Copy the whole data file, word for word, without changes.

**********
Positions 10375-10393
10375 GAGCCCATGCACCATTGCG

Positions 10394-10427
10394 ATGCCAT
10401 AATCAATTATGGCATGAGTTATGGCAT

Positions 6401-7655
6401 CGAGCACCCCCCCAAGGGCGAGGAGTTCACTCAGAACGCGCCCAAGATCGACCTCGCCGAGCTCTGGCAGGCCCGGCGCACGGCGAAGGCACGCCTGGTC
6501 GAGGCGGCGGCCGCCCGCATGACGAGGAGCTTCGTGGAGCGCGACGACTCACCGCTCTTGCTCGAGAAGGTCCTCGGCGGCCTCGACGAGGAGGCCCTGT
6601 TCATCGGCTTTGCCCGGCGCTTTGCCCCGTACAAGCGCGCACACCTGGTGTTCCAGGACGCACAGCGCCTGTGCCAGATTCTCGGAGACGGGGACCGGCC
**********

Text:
Positions 10375-10393
10375 GAGCCCATGCACCATTGCG

Positions 10394-10427
10394 ATGCCAT
10401 AATCAATTATGGCATGAGTTATGGCAT

Positions 6401-7655
6401 CGAGCACCCCCCCAAGGGCGAGGAGTTCACTCAGAACGCGCCCAAGATCGACCTCGCCGAGCTCTGGCAGGCCCGGCGCACGGCGAAGGCACGCCTGGTC
6501 GAGGCGGCGGCCGCCCGCATGACGAGGAGCTTCGTGGAGCGCGACGACTCACCGCTCTTGCTCGAGAAGGTCCTCGGCGGCCTCGACGAGGAGGCCCTGT
6601 TCATCGGCTTTGCCCGGCGCTTTGCCCCGTACAAGCGCGCACACCTGGTGTTCCAGGACGCACAGCGCCTGTGCCAGATTCTCGGAGACGGGGACCGGCC